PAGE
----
Introduction to Enclosures
When it comes to selecting an enclosure type to get the best sound from your woofer and matching it to your taste in music, it can be a little confusing. The purpose of an enclosure is to improve bass response and prevent woofer damage from over-excursion. There are a few things you will need to consider before making your final selection that will ultimately affect your choice in subwoofer enclosure style. Here are some of the key points you will need to consider:
- How much room is available in your vehicle and how much are you willing to sacrifice.
- What type of speaker will you be using? Some speakers are designed for specific enclosure types. (refer to the manufacturer’s recommendations)
- How much power does the amplifier produce and what type of crossovers and controls does it have?
- What type of music do you listen to? Different enclosure styles will sound slightly different.
Once you have determined the above conditions, you will then be able to make a choice that will get the best bass response. The next sections will outline the most popular types of enclosures to help you make a selection that is right for your listening tastes.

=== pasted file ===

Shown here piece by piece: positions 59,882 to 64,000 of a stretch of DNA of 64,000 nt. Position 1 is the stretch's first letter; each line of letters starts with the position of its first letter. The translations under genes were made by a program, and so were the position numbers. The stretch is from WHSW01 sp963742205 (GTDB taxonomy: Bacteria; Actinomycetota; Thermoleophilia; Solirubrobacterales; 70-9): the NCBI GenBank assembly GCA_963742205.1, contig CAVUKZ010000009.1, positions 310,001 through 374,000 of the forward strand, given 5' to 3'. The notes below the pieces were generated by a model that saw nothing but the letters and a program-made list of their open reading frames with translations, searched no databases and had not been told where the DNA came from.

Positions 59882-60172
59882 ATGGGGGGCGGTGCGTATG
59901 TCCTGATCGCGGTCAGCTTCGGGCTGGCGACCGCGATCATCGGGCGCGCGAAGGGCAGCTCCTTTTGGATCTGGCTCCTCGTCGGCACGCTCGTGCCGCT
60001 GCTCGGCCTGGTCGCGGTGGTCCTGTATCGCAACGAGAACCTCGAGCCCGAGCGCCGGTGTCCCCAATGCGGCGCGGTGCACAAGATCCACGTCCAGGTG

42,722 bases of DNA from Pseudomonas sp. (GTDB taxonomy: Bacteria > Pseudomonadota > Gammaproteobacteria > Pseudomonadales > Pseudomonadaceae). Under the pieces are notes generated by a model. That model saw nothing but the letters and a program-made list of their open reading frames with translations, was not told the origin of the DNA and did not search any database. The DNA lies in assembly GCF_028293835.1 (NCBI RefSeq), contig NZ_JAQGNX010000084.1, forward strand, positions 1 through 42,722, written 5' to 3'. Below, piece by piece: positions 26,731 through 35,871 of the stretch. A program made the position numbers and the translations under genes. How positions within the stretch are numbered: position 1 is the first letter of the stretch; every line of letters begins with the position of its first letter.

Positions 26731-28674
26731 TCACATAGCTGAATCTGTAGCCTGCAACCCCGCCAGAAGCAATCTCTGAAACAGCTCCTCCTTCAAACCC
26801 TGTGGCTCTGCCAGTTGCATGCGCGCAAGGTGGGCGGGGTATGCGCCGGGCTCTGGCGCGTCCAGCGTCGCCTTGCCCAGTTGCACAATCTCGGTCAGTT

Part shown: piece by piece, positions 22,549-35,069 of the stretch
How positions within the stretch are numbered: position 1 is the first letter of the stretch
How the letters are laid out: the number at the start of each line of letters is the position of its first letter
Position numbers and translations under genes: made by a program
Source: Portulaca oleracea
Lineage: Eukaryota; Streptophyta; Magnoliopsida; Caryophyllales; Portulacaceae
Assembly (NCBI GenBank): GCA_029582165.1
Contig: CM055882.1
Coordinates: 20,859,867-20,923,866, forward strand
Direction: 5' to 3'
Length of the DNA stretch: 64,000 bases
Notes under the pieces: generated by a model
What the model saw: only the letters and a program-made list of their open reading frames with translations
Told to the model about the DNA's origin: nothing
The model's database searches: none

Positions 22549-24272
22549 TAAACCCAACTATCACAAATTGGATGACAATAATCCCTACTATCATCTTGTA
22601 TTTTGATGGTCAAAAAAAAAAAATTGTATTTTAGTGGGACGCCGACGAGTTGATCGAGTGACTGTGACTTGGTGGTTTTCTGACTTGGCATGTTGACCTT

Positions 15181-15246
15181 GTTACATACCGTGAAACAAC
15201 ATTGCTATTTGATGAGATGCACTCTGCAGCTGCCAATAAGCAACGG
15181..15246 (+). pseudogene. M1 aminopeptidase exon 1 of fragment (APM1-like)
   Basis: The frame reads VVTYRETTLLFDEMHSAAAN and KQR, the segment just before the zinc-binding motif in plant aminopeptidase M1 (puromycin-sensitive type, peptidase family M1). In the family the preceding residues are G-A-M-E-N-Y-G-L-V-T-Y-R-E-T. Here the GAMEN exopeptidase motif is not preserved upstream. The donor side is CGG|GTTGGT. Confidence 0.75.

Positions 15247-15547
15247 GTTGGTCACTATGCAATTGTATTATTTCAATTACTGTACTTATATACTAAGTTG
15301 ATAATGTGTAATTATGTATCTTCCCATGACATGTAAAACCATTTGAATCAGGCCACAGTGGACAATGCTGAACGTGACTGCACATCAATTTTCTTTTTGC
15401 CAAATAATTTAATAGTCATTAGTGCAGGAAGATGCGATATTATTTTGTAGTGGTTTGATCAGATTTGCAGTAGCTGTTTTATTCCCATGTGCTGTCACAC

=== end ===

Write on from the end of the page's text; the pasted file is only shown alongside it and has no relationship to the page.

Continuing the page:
Simple infinite baffle mounting board:
Diy Headboard For Double Bedhow to Diy Headboard For Double Bed for Infinite baffle example:
Infinite baffle frequency response curve:
An infinite baffle is not necessarily an enclosure. It can be as simple as a board or mounting surface (called a “baffle”). This can be a flat board with the woofers mounted to it and then attached to back of the seat of a sedan. Another example of infinite baffle is how speakers are mounted in the rear package trays of most sedans. The speakers have no enclosure and the speakers are mounted facing up in the package tray. Many vehicles have subwoofers mounted in the rear package tray infinite baffle right next to the full range speakers. With this type of mounting, the trunk is typically used as the “enclosure”.
Infinite baffle mounting is often considered the best overall sounding of all the examples we are going to talk about. They do not have an enclosure that will change the way the woofer naturally sounds. Since they don’t have an enclosure they will not take up as much room in the vehicle and can be mounted (in some applications) where they may not even be seen as at all.